From your conditions I assume you have a 3-digit horizontal (A,B,C) intersecting a 2-digit vertical (C,D), or vice versa.
There are many ways to satisfy this set of equations.
First, note that your third condition is redundant, because by the second condition we must have either C=1, D=3 or C=3, D=1.
If C=3, plugging that into the first condition yields A+B=10. This can be solved with A,B being either 1,9 or 2,8 or 3,7 or 4,6 or the reverse of any of these. 3,7 doesn't work because we already have the 3. That still leaves three (six, including reversals) possible solutions.
If C=1, then we have A+B=8. That, too, has several solutions: 1,7 and 2,6 and 3,5 (and their reversals). 1,7 is no good because we already have the 1.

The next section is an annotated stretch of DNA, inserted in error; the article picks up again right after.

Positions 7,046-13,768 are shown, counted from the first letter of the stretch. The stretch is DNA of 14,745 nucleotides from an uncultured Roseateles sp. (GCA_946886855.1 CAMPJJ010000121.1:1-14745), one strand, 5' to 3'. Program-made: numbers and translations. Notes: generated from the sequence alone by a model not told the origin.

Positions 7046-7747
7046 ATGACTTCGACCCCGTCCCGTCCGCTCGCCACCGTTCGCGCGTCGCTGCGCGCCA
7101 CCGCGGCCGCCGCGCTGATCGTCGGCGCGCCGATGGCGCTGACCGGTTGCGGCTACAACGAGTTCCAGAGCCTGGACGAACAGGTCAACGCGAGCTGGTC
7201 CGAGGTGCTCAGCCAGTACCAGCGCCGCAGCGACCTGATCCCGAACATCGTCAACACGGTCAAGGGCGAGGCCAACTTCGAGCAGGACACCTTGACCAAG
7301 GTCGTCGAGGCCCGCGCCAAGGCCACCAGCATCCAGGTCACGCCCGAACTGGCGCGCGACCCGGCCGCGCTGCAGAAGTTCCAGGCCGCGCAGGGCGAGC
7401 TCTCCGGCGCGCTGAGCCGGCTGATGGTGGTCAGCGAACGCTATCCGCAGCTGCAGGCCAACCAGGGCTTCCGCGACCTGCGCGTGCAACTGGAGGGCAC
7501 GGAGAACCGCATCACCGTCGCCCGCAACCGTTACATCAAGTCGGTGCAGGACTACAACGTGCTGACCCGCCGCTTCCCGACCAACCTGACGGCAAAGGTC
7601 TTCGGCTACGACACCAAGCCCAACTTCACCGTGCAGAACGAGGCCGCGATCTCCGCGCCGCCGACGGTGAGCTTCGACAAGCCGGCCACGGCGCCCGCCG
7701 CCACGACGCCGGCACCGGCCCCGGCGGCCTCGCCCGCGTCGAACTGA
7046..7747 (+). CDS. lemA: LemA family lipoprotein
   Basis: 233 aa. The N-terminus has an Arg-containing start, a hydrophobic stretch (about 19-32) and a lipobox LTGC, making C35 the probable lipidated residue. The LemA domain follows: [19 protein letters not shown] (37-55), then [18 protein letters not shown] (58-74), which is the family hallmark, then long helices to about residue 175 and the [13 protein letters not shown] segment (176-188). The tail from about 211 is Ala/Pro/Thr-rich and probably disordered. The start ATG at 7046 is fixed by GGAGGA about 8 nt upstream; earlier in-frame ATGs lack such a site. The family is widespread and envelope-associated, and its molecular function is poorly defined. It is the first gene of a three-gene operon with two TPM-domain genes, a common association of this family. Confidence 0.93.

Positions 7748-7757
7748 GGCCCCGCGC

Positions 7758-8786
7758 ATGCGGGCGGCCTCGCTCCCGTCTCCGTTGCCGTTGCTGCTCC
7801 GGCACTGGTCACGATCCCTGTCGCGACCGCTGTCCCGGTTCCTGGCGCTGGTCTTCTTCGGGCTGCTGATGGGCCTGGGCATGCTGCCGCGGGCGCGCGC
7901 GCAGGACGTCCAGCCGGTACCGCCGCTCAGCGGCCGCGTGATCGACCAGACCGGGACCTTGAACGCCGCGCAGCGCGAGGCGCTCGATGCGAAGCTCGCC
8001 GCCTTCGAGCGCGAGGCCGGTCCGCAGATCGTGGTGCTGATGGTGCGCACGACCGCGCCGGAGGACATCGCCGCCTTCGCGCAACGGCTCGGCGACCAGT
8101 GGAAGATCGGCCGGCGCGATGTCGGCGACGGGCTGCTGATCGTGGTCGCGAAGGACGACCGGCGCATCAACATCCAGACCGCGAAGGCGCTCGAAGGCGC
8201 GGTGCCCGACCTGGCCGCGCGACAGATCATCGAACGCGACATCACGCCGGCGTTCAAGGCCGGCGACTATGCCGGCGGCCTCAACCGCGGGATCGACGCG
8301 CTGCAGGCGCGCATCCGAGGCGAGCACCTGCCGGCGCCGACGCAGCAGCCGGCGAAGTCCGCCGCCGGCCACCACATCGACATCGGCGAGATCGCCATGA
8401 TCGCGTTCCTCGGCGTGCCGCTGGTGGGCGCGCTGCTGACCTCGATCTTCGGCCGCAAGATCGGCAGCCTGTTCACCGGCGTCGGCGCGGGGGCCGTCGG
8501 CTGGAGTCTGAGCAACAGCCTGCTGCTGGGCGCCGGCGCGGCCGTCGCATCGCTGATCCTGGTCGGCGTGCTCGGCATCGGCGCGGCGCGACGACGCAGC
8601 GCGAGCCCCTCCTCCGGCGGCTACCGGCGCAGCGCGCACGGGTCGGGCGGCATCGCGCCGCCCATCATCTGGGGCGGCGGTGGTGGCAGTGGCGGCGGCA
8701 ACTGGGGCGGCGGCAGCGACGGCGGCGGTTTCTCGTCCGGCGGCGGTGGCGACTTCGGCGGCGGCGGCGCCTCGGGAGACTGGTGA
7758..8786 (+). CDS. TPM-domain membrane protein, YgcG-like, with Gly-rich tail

So, from just what you state, there are ten solutions (involving both C=3 and C=1, and all reversals).
In general you cannot expect to solve a puzzle based on only 4 cells. You need to think more globally.
By the way, where does (A+B)-C=7 come from? Normally you are given the sums, not the differences, of the cells in a word. If your condition instead is that A+B+C=7, then the solution is easy, because A,B,C must then be 1,2,4 (in some order). Since C must be 1 or 3, it follows that it must be 1. Then D=3, and A,B are 2,4 (in some order).